Which Comes First: Cabinets or Finished Floor?

Which Comes First: Cabinets or Finished Floor?

This is a two-part question. The house we have was gutted, so needs new cabinets and the flooring needs to be replaced. I am going to be building our kitchen and bathroom cabinets. I have been doing much reading on making the cabinets and have made general shop cabinets before. The question to which I have not found the answer is regarding the flooring with the cabinet:

Question 1: Do you put the cabinets directly on the floor sheeting or put the finished floor beneath the cabinets?

Question 2: The toe kick is to be 3 inches high. If the finished flooring isn’t going below the cabinets, do you increase the height of the cabinets when building them to compensate for the thickness of the subfloor and flooring material? – Mike Grawvunder

Tim Inman: It depends. Back in the day when I was a young squirt working for (nearly) free for my dad making built-in custom cabinets and casework, we typically built the cabinets prior to the show floor going down. We moved tools and benches right into the building and built the casework on-site, stick by stick in place. Our work was not an addition installed into the building, it was part of the building. Thus, we set the toe kicks on the subfloor and built up from there. The floorers fitted the hardwood or tile up to our toe kicks. Now, in the day of pre-fab cabinets built in a shop and simply installed on-site, it is often the case that the cabinets go in last — after the flooring has been installed. So most of today’s cabinets can probably be found riding on top of the flooring surface. All in all, it really doesn’t make much difference. The base cabinet will be raised or lowered only about a half inch, and that is close enough for most jobs.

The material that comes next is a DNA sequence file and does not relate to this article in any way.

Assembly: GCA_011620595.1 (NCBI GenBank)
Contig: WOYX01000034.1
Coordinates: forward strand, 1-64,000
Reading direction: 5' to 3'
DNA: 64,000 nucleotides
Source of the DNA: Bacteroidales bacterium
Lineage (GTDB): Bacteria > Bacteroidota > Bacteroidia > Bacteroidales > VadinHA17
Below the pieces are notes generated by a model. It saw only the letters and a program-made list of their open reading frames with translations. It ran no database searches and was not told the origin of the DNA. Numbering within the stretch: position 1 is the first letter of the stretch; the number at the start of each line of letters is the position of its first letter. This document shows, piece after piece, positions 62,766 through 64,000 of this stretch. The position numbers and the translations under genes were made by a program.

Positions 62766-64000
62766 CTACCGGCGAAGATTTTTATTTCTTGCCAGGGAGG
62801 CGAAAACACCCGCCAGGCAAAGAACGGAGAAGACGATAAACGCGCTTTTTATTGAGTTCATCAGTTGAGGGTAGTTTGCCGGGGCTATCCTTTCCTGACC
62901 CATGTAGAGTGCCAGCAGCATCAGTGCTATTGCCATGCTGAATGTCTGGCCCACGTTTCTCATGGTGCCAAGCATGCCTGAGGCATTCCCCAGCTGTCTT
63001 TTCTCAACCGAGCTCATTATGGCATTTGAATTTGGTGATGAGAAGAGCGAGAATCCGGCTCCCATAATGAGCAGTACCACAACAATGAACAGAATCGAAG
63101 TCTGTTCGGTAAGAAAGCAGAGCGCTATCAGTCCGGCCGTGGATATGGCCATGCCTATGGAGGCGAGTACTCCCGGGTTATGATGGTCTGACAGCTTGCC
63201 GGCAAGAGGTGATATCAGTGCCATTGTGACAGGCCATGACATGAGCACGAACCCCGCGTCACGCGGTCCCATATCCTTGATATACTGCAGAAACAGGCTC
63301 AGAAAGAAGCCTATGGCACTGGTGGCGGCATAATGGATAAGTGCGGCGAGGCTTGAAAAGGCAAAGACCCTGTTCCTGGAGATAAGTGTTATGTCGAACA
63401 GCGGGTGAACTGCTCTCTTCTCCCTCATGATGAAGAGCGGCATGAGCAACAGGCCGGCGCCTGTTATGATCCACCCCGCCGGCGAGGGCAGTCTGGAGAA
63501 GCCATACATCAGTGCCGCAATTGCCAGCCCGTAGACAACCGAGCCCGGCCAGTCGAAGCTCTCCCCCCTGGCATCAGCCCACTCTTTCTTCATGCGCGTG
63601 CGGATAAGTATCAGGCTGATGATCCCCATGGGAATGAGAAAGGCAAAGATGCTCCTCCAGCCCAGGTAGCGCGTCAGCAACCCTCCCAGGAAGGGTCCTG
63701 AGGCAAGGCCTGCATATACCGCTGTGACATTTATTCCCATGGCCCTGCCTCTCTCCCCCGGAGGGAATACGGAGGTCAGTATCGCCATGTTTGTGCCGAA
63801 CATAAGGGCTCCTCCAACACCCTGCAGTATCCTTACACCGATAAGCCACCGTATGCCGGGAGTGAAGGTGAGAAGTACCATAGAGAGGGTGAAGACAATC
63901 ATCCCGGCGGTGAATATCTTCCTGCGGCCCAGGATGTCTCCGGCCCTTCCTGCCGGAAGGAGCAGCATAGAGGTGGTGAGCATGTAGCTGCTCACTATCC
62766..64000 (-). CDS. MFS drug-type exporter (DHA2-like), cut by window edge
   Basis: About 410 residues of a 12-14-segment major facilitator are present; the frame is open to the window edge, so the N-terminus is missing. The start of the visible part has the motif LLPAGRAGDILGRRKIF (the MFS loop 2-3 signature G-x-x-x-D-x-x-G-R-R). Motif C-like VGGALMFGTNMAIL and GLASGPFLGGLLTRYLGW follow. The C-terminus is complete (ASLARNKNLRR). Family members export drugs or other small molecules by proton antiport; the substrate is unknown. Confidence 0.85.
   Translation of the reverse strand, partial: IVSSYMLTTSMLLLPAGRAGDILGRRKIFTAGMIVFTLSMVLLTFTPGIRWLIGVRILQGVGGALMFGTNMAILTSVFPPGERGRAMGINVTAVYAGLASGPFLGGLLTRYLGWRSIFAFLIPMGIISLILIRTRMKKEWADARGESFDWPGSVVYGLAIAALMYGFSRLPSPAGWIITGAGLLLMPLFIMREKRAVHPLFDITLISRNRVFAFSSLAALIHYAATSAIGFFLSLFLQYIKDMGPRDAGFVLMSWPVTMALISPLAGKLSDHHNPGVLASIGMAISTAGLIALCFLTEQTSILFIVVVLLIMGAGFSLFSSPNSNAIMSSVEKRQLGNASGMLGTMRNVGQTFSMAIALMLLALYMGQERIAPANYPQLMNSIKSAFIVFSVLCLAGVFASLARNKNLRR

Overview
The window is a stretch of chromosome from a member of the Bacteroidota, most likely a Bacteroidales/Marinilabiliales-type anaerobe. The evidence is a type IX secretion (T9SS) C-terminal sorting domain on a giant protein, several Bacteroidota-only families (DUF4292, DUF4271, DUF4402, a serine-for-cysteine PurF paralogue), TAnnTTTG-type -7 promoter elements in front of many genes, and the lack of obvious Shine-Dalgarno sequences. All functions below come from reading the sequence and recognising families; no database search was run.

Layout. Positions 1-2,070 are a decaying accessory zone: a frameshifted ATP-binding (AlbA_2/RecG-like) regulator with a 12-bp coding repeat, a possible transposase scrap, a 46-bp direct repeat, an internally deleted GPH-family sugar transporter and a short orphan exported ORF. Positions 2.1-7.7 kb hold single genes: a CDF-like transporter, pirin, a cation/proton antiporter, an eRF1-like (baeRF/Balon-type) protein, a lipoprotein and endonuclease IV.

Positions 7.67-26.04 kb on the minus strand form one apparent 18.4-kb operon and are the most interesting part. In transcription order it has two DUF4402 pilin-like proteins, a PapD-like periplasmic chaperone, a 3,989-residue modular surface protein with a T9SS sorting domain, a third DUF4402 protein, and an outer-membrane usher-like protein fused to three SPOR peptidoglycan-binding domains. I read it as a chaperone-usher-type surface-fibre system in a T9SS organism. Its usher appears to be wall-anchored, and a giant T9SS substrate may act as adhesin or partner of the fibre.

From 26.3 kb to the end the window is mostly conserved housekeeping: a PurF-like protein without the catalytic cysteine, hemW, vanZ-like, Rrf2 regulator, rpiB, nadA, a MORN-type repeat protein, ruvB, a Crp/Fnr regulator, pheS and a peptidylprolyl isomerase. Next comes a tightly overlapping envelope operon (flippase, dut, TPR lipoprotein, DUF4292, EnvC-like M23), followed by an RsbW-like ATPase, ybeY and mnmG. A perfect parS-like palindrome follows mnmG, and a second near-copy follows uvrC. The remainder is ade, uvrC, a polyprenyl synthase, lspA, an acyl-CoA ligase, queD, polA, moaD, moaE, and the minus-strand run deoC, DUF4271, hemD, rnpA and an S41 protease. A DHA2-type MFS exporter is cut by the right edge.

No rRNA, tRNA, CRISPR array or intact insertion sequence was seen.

The height of the toe kick is not a critical dimension. Sometimes the exact height of the countertop is. Check with your customer to know for sure. If the countertop must be at a certain height, then adjust the toe kick to compensate and land that countertop exactly where they want it. Otherwise, make life simple for yourself. Cut a 3-inch toe kick and build up from there. The countertop will be “more or less” at the height specified, subject to the thickness of the flooring issue. My mother insisted that her kitchen counter tops be 33-inches from the floor surface. She’s short. Guess how accurately we made that happen?! Mom’s are special. 33.0000″

Chris Marshall: Here’s one of those “chicken-and-egg” questions, and there are different trains of thought on whether the flooring should go in first or the cabinets. Short answer is, it can go either way. If the finished floor is installed first, all the flooring under the base cabinets will never be seen, so it’s money wasted. And, those areas of flooring will end up with holes from base cabinet attachment screws and possibly plumbing that will have to be repaired if the cabinets are ever removed to expose the floor. But, laying flooring in an open room is easier than working around installed cabinets, so the flooring guys would probably prefer no cabinets in the way. If you decide to go the former route and put the cabinets in first, yes, you should account for the fact that the finished floor will lower the countertop height by the thickness of the flooring material. If that’s sheet vinyl, no biggie. But if it’s thicker tile or hardwood, you’ll want to adjust your cabinet height so the final countertop height is the standard 36 inches.

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